Working in times of Corona: how Teams keeps audits going
When Corona struck, many of us had to change the way we do our work. Quite a few Kiwa colleagues from all over the world are working from home these days. Auditors, inspectors and test engineers usually had (and have) to make more fundamental changes to be able to service our customers. Sometimes, software and some guts can make all the difference...
‘Here we were, at the beginning of March, when 'intelligent lockdown' came down on the Netherlands’, says Bert van Erkel, Inspection Manager and Lead Auditor at Appliances & Installations (A&I) from Kiwa Netherlands. He and his colleagues audit product certification schemes in the fields of water, gas and the industry, ranging from chemicals used to clean drinking water to piping systems, appendages and storage tanks.
‘On-site auditing became difficult, if not impossible, for my colleagues and me’, says Bert. Thus, remote auditing seemed like the only option left - provided both Kiwa and customers would be prepared and willing. Adds Bert: ‘We decided to go for it - but most of us had never done a remote audit before. My first thought was to contact our ICT department to ask whether we could use a tool like Skype for Business without compromising safety procedures and demands as prescribed by the RvA, the Dutch accreditation body.’
‘My colleagues from ICT told me that we actually have an excellent tool for doing remote audits at Kiwa. Microsoft Teams is safe, secure and easy to use. So, we decided to start using it.’
‘My colleague Stef Mimpen offered some help in getting to know Teams, so I asked him to present it to my fellow auditors and took it upon myself to plan a session. In the meantime, I also got in touch with my Italian colleague Andrea Sartor at Kiwa Italy, where the Corona virus struck first. We set up an adequate structure for remote auditing together as the need was very high over there.’
Firing up Teams
Andrea, Bert and their colleagues proved to be self-teaching. ‘We just fired up the Teams app to see what it was capable of’, says Bert. ‘It actually explained itself. In just a few sessions among each other and through “learning by doing”, we got the hang of it. It took no more than two days before we felt confident enough to start a pilot. From there, colleagues learned from each other and we started doing real remote audits.’
From scepticism to appreciation
As the virus spread across the world, so did the practice of remote auditing. Scaling up wasn't much of a problem; colleagues offering similar services in China, Germany, Sweden and Belgium were easily hitched up. In the meantime, over 30 A&I colleagues are involved. Over 160 remote audits have now taken place through Teams all over the globe - and counting. ‘Of course, it's not the numbers that count - it's the fact that we can still service our customers’, comments Bert. ‘Obviously, everything becomes liquid under pressure; scepticism has given way to acceptation and appreciation, both for our auditors and for customers.’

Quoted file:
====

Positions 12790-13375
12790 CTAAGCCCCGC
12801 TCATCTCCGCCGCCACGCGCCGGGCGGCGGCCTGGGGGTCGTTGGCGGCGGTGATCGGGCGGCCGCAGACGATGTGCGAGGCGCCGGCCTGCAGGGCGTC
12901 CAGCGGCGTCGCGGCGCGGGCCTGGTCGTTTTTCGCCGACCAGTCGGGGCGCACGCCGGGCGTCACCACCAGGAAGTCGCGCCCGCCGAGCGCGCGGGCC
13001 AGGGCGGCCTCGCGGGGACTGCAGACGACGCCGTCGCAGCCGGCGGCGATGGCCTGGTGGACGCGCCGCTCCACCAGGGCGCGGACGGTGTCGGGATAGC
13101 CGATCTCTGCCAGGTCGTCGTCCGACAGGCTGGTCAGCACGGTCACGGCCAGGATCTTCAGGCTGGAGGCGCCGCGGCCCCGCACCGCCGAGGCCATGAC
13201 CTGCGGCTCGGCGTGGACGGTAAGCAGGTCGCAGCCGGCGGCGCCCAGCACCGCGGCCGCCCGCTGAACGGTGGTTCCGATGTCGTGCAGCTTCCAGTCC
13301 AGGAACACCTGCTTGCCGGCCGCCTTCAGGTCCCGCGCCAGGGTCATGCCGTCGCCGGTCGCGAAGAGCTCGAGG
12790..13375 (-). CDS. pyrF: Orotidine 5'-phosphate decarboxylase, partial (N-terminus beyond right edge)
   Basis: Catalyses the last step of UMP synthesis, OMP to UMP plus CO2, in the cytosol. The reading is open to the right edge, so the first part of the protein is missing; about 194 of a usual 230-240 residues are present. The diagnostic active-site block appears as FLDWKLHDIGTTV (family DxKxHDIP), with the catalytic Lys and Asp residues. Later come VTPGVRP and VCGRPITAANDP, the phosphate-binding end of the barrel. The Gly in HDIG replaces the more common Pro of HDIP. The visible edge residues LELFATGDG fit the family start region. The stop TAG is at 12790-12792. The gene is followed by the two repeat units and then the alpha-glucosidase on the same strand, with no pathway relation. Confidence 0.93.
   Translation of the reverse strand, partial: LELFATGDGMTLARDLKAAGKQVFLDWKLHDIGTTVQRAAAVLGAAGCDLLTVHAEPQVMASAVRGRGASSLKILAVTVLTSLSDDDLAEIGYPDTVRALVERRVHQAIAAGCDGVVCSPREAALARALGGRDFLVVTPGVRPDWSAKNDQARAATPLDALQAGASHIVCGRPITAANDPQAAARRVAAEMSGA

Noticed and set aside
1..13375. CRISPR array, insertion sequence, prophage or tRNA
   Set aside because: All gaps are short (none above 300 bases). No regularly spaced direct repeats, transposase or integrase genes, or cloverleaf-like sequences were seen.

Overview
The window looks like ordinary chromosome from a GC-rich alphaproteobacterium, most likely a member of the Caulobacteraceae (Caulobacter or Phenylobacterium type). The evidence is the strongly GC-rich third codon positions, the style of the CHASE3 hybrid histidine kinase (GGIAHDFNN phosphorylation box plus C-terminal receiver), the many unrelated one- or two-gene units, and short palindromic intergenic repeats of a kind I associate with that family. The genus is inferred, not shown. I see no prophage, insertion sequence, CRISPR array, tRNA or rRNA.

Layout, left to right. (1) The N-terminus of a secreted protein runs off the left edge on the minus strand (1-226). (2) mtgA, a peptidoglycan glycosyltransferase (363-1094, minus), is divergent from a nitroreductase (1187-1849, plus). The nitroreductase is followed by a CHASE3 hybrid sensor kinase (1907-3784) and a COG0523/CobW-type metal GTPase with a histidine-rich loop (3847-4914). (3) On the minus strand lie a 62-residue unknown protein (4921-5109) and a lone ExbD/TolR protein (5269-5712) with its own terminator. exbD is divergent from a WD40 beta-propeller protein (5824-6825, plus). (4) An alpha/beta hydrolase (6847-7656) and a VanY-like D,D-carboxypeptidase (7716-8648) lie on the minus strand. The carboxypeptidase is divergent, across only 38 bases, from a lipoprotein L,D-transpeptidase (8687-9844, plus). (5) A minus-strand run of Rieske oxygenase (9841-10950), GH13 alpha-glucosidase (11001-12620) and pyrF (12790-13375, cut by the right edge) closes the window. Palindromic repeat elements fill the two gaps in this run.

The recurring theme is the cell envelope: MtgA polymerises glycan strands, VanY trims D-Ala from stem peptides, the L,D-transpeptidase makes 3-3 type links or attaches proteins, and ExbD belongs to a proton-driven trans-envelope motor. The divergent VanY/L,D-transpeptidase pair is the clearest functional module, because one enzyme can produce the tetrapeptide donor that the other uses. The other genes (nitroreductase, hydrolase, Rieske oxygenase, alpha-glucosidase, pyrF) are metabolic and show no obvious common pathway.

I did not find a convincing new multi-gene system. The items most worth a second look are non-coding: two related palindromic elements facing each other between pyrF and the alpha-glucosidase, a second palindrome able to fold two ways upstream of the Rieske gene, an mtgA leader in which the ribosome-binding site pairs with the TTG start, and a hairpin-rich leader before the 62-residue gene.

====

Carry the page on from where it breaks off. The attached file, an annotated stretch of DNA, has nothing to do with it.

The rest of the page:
Remote auditing differs profoundly from on-site assessments: it requires a different preparation phase, a different interviewing technique, a different approach of the audit altogether. ‘For example, one can hear, feel, smell and experience a production location on-site and adjust the audit accordingly. When remote, documents play a much larger role and one then wants to uncover how procedures have been brought into practice. Preparation is even more important than it already was. We instruct our customers beforehand on what will happen and how they can prepare, and we make sure we take everything into account and the assessment program is sound.’
What also really helps, adds Bert, is a good business relationship. ‘Usually, an auditor or inspector and a customer have known each other for quite some time; there is mutual trust and a good understanding.’
Still, he has some more best practices to share. ‘As said, prepare. When the audit is there, make sure it takes place in a peaceful environment, especially when three or more participants are present - and let each other speak. Make sure the background doesn’t distract, so either sit in a tidy room or choose an appropriate Teams background. And for for everyone who still is a bit reluctant: don’t be. Ask a colleague if you can join an auditing session and see how it goes; you'll be surprised!’
Here to stay
Given so many examples of colleagues now auditing remotely, it's safe to say remote auditing is here to stay, even when Corona measures would become less stringent in the future. It can and will be an important addition to the services we offer at Kiwa. ‘Take an initial audit for example’, Bert explains. ‘All documentation aspects can be done remotely during a kind of pre-audit, which saves a lot of time on-site - an efficient combination. From what I hear, that's what appeals to our customers.’
Bert concludes: ‘It’s great to see the flexibility from both our customers and colleagues. A big thanks to all parties involved!’
Klaas Martin Vos from plastic pipes production company Dyka and Kiwa's Rutger Nieuwland (bottom right), during a remote audit performed by Rutger.